Before any Fiat-powered car ever bore the famous Scorpione badge, Austrian-born Karl Abarth designed and raced motorcycles around Europe. As a teenager, he worked in Italy designing motorbike frames and began racing on the side. He eventually won five European motorcycle racing titles, undoubtedly helped by his innate understanding of chassis design and engineering. A severe racing accident ended his on-track career in 1939, so in 1940, he left Austria for his ancestral home of Merano, Italy, adopting the name Carlo in the process. Once established in Italy, Abarth teamed up with successful industrialist Piero Dusio and fellow engineer Dante Giacosa to form Compagnia Industriale Sportiva Italia – best known as Cisitalia. Their first car, the D46, was enormously successful in open-wheel Voiturette racing. The ultra-slick 202 Nuvolari Spyder and road-going 202 Gran Sport followed – the latter a highly significant and influential road-going Gran Turismo. Ultimately the ambitious and costly Cisitalia-Porsche Grand Prix project nearly bankrupted Dusio, who moved to Argentina after its failure. Carlo Abarth struck out on his own, and Piero’s son Carlo Dusio took over operations at Cisitalia.
In the 1950s, Carlo Abarth established one of the most successful car racing teams of all time, contesting the complex and highly competitive world of small-bore sports racing and GT classes through the ensuing three decades. Fiat’s ubiquitous and humble production cars formed the basis of numerous iconic Abarth competition cars, and like Enzo Ferrari, Carlo Abarth also saw the importance of selling road cars to supplement his racing operations. A range of thinly disguised road-going racers was offered to privateers, as well as countless off-the-shelf tuning parts, wheels, and go-fast bits.
Meanwhile, Cisitalia Argentina offered their own high-performance Fiat-based specials for the Italian and Argentine markets. Around 1961, the lovely Fiat-Abarth 850 Allemano was updated as the Cisitalia-Abarth 850 Scorpione, reviving the successful relationship between Dusio and Abarth. The cars were built in Italy and finished in Buenos Aires thanks to Dusio’s clever working of Argentina’s strict import laws. It is not known precisely how many were produced, though the handful of known survivors rarely become available on the open market today.
This delectable 1961 Cisitalia-Abarth Scorpione is one of the incredibly rare Argentine-market 850 variants. Finished in an understated shade of Bronzo Metallizato over a fresh and beautifully finished olive green interior, it is exceptionally well-presented and authentically restored. The Allemano-designed steel coachwork is crisp and well-defined, with beautifully balanced proportions that mask the diminutive size. Reflective of its quality, this charming car is a veteran of several significant concours events, including Villa d’Este, Concorso Italiano, and most recently, the 2021 Quail Motorsports Gathering.
Cosmetic differences from an 850 Allemano include the Cisitalia hood script and front crest, Cisitalia crests on the body sides, and unique rear badging. The delicate chrome bumpers are in excellent condition, and the remaining bright trim is a mix of well-preserved original and restored pieces. Intricate Campagnolo alloy wheels and the original Automotora Del Plata dealer badge provide the perfect finishing touches.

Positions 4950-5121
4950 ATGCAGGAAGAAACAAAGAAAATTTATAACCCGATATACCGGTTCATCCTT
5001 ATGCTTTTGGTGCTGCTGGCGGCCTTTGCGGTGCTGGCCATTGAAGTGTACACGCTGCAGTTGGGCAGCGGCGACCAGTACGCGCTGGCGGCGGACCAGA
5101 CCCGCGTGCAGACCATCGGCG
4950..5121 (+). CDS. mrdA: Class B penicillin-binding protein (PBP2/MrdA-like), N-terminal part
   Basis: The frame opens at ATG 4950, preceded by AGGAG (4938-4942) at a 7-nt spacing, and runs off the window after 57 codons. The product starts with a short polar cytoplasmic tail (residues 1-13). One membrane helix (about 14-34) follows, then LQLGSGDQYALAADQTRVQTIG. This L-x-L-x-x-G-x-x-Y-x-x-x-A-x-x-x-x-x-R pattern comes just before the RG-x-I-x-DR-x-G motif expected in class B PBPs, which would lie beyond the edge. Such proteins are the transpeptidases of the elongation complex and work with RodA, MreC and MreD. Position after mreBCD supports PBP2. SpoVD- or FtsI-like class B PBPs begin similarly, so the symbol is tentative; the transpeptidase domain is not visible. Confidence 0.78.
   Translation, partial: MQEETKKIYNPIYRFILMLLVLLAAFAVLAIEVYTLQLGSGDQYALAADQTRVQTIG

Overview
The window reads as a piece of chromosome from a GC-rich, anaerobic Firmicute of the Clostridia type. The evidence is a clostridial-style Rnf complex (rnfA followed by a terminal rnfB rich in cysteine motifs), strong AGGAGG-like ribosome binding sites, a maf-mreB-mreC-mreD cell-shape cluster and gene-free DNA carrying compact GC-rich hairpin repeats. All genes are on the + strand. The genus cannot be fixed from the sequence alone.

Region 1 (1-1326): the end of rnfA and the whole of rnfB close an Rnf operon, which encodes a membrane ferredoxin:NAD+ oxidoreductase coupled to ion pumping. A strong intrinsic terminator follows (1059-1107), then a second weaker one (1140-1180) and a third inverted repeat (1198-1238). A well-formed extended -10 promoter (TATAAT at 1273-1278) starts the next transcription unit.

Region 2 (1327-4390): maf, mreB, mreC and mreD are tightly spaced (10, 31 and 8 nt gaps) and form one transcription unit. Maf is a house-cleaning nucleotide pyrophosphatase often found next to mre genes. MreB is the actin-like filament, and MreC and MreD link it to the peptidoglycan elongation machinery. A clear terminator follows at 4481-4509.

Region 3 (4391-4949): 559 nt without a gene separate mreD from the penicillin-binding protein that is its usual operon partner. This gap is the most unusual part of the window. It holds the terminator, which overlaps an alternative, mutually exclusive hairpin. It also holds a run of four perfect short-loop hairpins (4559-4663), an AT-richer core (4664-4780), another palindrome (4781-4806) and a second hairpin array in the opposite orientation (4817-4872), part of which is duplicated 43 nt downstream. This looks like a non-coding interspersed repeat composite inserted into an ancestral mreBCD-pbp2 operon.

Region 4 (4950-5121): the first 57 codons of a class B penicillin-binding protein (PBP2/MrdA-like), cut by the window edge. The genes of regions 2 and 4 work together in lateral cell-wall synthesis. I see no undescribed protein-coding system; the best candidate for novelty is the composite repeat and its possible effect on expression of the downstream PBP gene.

The interior is remarkably luxurious and surprisingly practical, with room for two adults and a reasonable amount of soft luggage behind the seats. The interior has been restored to a very high standard in its most recent owner’s care, using lovely, rich olive green leather and high-quality wool carpet. Despite the Scorpione’s tiny size, this was an expensive GT car in its day and was appropriately well-equipped with a full array of Jaeger dials, leather luggage straps, quality fittings. This car also features a fabulous, period-correct Franco Conti three-spoke steering wheel and one of our favorite period accessories in recent memory – a rare and ultra-cool Voxson Vanguard 736 combination radio/rearview mirror.
The Abarth-tuned inline-four is tidy, authentically detailed, and the block number matches the riveted chassis tag. A full complement of proper Abarth parts includes the finned alloy sump, polished alloy valve cover, Abarth generator pulley, and Solex carburetor. The jewel-like 847 c.c. unit gives the little Scorpione its sting, lending a surprising turn of speed from such a small capacity.
Precise production records from Abarth or Cisitalia are virtually non-existent, though experts estimate that perhaps Cisitalia produced 100 of these lovely little machines, and survival rates are low. This beautiful and eminently charming example is a proven concours veteran that can be equally enjoyed on your favorite tight, twisting back roads where the delicate controls and captivating character are best appreciated. The 850 Scorpione is an intriguing and beautiful sports car representing one of the last collaborations between two giants in the world of tiny cars - Abarth and Cisitalia.
Offers welcome and trades considered